What do you do when you've been diagnosed with a life threatening condition? Live life, of course! That's exactly what Alice Pyne, a British teenager who blogged about her dying wishes, did -- though she never expected worldwide support in achieving her dreams.
"It doesn't look like I'm going to win this one," she writes on her Alice's Bucket List blog. "The cancer is spreading through my body. It's hard because I gave it my all. And it's a pain because there's so much stuff I still want to do. Anyway, Mum always tells me that life is what we make of it."
Alice's bucket list blog is the list of things she'd like to do before she dies, and she marks them DONE when a wish list item is complete -- like swimming with sharks, meeting British pop stars Take That, and a movie night with friends.
Pyne admits she only expected the blog to be read by a few friends; however, it made its way around the world inspiring supporters from Canada, Australia and America to help her accomplish her dreams. Generous readers have offered Alice everything from photo-shoots to trips, and she continues to share her experiences through her blog.
I have never been given the grim news of a prescribed time of death -- and I can't even begin to understand how Alice must feel. But at one point in my life I lost 4 very close family members in 8 short months. During the healing process, I learned to live life more fully through the experience of death.
It's been 10 years since my father, auntie and both grandmothers passed away and finally I have the clarity and composure to write about the lessons it brought me.
Both my father and aunt left their Earth suits months apart after courageously battling the big C. At the time, I couldn't fathom how I would get past that experience. Then things got worse. Both of my grandmothers passed away a few months later -- 4 deaths in 8 months. Whew... deep, melancholic physical, mental and spiritual pain ensued.
The loss hurt so much that I didn't talk much for three months. When I crossed the street, I didn't look left or right. I didn't care if a Mack truck struck me. I felt like a large part of me was gone forever.
My sister, Lynn, described it best when she said, "I feel like I lost my purse and in it, I had everything that mattered to me." Ok, well, I don't have a man-purse, but I can say I could feel her on this one!
But in my deepest darkest time, I eventually began to thaw and saw light and felt warmth that eventually started to fill that hollow, dark space, void of life. I guess this is what death feels like to the living. On the contrary, I guess this is the visceral feeling of how it feels to live consciously. Three months after the last death, I started to regain feeling again.
I can clearly and consciously say that this life lesson about death made me love and revere life and the myriad of experiences even more -- yes, I'm saying that the deaths of my loved ones made me love living even more.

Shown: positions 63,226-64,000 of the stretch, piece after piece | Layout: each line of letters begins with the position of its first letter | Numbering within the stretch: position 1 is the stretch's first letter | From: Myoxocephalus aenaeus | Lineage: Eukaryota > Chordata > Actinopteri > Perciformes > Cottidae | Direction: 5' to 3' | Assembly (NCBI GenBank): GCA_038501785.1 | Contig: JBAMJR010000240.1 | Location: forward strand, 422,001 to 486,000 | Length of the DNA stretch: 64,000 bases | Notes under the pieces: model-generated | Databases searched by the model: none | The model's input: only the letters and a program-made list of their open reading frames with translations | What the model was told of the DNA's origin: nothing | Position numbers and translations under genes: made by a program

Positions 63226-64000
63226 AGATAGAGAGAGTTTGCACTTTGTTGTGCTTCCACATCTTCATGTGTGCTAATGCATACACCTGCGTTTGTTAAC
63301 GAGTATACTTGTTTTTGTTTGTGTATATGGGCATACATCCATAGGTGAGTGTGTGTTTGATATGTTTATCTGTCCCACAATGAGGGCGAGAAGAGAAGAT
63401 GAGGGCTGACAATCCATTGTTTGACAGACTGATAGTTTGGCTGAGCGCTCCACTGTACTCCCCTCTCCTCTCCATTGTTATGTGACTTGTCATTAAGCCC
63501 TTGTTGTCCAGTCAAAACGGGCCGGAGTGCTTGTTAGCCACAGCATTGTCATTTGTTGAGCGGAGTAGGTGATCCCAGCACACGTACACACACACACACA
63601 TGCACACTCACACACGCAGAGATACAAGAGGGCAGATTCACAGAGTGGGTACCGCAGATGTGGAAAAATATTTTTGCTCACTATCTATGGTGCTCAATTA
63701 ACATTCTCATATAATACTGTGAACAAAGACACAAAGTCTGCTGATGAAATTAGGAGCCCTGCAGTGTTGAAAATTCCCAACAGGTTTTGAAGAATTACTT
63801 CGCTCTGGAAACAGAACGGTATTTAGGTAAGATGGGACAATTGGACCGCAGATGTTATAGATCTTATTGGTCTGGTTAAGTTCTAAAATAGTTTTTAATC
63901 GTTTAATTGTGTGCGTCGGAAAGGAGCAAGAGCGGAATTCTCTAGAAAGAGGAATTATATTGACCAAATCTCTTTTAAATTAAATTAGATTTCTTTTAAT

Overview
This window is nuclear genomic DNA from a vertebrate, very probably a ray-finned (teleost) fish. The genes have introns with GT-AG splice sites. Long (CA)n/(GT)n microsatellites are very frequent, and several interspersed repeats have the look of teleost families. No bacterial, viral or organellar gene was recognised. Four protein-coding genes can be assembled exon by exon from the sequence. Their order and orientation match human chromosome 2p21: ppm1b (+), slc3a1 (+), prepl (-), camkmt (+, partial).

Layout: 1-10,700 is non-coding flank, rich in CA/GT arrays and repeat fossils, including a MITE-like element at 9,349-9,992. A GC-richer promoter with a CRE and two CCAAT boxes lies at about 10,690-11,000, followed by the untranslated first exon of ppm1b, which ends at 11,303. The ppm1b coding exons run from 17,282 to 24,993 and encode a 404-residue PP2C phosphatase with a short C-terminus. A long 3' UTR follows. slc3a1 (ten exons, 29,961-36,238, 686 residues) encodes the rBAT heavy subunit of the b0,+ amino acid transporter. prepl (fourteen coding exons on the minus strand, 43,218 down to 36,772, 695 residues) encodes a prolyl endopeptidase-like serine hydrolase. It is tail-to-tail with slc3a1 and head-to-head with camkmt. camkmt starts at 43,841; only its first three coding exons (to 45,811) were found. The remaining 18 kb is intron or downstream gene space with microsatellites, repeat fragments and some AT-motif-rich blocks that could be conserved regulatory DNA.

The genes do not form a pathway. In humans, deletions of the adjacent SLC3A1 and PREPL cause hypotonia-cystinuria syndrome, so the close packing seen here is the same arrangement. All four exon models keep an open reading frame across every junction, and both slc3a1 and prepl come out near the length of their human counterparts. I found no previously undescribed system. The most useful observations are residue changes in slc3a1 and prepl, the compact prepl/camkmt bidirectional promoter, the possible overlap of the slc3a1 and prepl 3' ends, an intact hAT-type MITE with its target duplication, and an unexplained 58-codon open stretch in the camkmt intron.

Many friends have wondered, "How can you say that? That's very optimistic."
The truth is, my spirituality started to emerge. Like little spires of life that emerge after a forest fire like little signs of life blossoming from the charred debris and soil in the aftermath of the raging flames. The deaths were a firestorm of emotions that ensued, but the lesson they brought was light and love. I suddenly saw God through people, plants, children, etc. I felt love through their actions.
One friend said, "I know you feel like you're in a vortex of darkness and you are freefalling, but know that I'm here for you, so call me anytime, even in the middle of the night, if you need someone to talk about how you're feeling." Another friend offered to pay my bills until I could get back up on my feet. I could not accept this generous offer, but I accepted the intention and love behind such a statement.
This powerful lesson also shined light on my own inner power, like the little seedling, that wanted to emerge, but was too afraid of the light.
Perhaps Marianne Williamson's quote explains how I felt best:
Our deepest fear is not that we are inadequate. Our deepest fear is that we are powerful beyond measure. It is our light, not our darkness that most frightens us. We ask ourselves, Who am I to be brilliant, gorgeous, talented, fabulous? Actually, who are you not to be? You are a child of God. Your playing small does not serve the world. There's nothing enlightened about shrinking so that other people won't feel insecure around you. We are all meant to shine, as children do. We were born to make manifest the glory of God that is within us. It's not just in some of us; it's in everyone. And as we let our own light shine, we unconsciously give other people permission to do the same. As we're liberated from our own fear, our presence automatically liberates others.
What I've learned from these tragic experiences made me realize that our time on this planet is limited. I gained this sense of urgency -- what is it that I'm doing to make my mark and create a legacy that will outlive me; what message do I hope to give the world? That question led me on this quest or passion work called GoInspireGo -- my goal: to help viewers "Discover and Use Your Power to Help Others."
Alice has inspired me to start a 'living life list' right now...
In the wise words of Alice Pyne,
I've created a bucket list because there are so many things I still want to do in my life ... some are possible, some will remain a dream. My blog is to document this precious time with my family and friends, doing the things I want to do. You only have one life ... live it!
What can you do to live a fuller life and how are you using it to help others? Are you living life or is life living you?
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